Within our healthcare-driven society, the increase in the identification and diagnosis of mental illnesses has led to a proportional increase in the prescribing of psychotropic medications. The prevalence of mental illnesses and subsequent treatment approaches may employ monotherapy as first-line treatment, but in many cases the use of combination of therapy can occur, leading to polypharmacy.1 Polypharmacy can be defined in several ways but it generally recognized as the use of multiple medications by one patient and the most common definition is the concurrent use of five more medications. The presence of polyharmacy has the potential to contribute to non-compliance, drug-drug interactions, medication errors, adverse events, or poor quality of life.
Psychiatry and Behavioral Health
72nd American Diabetes Association Scientific Sessions: Clinical updates review findings on risk of malignancy with pioglitazone, as well as various risk factors associated with insulin glargine use
A review of drug therapies and research presented at the 2012 Scientific Session of the American Diabetes Association.
American Psychiatric Association 2012 Annual Meeting: Clinical updates review findings on long-acting levomilnacipran in major depressive disorder, depot versus oral antipsychotics for schizophrenia
A review of drug therapies and research presented at the 2012 Annual Meeting of the American Psychiatric Association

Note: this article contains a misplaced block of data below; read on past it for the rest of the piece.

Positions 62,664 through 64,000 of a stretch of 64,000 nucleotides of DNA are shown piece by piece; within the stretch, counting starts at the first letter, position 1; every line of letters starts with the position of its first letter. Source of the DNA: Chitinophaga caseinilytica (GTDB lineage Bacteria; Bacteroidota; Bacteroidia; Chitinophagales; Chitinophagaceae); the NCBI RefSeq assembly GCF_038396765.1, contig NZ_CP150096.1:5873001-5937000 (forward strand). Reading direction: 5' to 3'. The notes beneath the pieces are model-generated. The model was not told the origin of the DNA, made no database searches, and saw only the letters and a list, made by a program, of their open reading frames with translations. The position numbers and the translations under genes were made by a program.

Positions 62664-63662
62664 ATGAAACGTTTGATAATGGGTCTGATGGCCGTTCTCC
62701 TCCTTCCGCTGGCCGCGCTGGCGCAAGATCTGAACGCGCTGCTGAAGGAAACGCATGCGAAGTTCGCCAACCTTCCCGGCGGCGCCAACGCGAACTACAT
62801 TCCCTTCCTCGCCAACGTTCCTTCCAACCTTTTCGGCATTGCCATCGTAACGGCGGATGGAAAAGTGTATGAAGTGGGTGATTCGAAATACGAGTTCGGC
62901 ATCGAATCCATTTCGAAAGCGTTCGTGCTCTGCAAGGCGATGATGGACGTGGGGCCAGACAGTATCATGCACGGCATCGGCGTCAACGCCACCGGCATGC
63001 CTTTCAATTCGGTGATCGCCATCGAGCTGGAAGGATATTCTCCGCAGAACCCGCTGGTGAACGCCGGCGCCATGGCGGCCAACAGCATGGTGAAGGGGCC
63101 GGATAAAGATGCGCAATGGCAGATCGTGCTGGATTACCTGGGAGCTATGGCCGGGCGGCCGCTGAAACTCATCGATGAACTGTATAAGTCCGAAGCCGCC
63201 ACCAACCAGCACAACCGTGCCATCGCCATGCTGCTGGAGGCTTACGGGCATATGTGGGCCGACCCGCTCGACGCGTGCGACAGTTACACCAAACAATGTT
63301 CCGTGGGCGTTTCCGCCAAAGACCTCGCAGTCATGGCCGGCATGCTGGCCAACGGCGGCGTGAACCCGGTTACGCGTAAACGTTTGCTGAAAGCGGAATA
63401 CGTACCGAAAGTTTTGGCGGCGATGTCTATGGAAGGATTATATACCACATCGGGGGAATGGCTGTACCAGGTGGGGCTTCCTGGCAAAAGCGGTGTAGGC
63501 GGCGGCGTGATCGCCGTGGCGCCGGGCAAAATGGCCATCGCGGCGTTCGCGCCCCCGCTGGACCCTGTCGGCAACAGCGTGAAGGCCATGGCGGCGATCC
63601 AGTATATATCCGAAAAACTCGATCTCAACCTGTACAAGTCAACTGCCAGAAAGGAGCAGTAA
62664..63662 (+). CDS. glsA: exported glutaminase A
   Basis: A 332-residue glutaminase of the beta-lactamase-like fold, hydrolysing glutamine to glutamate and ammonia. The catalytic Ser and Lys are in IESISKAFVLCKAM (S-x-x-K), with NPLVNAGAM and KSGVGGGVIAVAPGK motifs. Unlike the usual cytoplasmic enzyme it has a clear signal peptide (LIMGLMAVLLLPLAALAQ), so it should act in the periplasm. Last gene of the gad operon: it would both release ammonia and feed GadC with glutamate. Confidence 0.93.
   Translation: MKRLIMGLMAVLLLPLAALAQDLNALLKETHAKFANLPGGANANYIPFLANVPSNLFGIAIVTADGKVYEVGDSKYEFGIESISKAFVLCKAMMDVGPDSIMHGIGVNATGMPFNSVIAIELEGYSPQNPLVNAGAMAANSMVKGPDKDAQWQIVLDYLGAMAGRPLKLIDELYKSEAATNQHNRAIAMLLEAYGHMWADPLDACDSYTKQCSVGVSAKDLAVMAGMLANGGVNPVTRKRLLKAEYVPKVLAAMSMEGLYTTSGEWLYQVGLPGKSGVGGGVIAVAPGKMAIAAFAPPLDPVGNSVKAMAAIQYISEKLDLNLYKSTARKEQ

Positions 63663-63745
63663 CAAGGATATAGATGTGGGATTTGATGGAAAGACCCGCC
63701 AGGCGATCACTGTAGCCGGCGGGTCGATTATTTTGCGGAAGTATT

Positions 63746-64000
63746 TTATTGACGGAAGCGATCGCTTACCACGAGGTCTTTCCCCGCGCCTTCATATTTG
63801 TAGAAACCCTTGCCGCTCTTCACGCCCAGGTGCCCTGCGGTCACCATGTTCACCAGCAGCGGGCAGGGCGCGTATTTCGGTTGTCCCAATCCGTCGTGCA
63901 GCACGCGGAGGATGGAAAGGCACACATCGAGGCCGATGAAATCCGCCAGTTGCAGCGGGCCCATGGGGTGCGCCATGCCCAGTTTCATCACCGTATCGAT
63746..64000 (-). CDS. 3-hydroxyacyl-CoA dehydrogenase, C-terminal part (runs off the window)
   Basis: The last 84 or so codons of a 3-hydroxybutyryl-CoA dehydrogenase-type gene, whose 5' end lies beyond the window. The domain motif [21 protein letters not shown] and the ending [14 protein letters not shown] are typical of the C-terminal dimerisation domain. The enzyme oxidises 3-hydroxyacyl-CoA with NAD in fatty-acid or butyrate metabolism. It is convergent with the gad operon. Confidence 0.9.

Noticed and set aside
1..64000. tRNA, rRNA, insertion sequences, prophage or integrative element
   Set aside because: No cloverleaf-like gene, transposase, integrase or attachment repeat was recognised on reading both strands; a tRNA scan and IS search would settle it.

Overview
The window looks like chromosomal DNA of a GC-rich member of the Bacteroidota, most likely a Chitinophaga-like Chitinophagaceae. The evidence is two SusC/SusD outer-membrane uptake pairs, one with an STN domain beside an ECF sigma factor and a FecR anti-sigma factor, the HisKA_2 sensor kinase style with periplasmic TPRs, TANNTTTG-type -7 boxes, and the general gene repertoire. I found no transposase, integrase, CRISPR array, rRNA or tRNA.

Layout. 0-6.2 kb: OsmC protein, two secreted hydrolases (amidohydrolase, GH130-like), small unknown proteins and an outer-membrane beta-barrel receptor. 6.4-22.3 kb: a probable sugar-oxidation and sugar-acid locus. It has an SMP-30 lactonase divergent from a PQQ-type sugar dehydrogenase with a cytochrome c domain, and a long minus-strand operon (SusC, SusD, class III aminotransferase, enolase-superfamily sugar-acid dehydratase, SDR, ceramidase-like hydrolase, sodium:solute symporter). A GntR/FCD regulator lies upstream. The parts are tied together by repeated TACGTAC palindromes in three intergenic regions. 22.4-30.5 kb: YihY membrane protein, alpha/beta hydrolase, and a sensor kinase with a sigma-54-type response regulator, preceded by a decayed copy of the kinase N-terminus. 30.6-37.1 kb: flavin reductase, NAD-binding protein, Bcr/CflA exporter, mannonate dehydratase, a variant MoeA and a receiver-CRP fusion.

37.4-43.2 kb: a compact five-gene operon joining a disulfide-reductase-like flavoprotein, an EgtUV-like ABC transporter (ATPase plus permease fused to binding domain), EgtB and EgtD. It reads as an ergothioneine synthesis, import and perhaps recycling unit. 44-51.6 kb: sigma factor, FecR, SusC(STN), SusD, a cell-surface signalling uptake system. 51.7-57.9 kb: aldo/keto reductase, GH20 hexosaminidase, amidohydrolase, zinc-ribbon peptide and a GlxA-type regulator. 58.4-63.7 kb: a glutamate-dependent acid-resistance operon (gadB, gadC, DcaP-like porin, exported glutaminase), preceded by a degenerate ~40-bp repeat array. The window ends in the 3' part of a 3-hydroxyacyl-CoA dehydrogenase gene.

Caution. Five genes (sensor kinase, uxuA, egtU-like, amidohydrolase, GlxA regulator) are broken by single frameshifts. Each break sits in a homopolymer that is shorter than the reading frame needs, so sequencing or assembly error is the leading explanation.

More than half of Medicare claims for atypical antipsychotic drugs are erroneous, amounting to $116 million, according to a 48-page report released May 4 by the Office of the Inspector General.
FDA recently announced that the 'Pregnancy' sections of labeling for all antipsychotic medications will now have to include wording about the potential risk for extrapyramidal side effects and withdrawal symptoms in newborns whose mothers were treated with these drugs during the third trimester of pregnancy.
Brand-name, generic antidepressants share similar discontinuation rates and healthcare costs during 6 months of treatment
Patients using brand-name or generic antidepressant medications to treat major depressive disorder have similar drug discontinuation rates and accrue comparable healthcare costs during the first 6 months of treatment, according to a study published in March 2011 in the Journal of Managed Care Pharmacy.
The rate of decline in the use of atypical antipsychotics in outpatients with dementia accelerated following a black box warning by FDA, according to a multicenter study of national Veterans Affairs data.
FDA has approved vilazodone HCl tablets (Viibryd, Clinical Data) for the treatment of adults with major depressive disorder.
FDA has approved Lisdexamfetamine dimesylate (Vyvanse, Shire) capsules CII for the treatment of ADHD in adolescents aged 13 to 17 years.
Guanfacine extended-release tablets (Intuniv): Selective alpha2a-adrenergic receptor agonist approved for the treatment of ADHD
New formulation: Guanfacine extended-release tablets (Intuniv) were approved on September 2, 2009, for the treatment of attention-deficit/hyperactivity disorder (ADHD)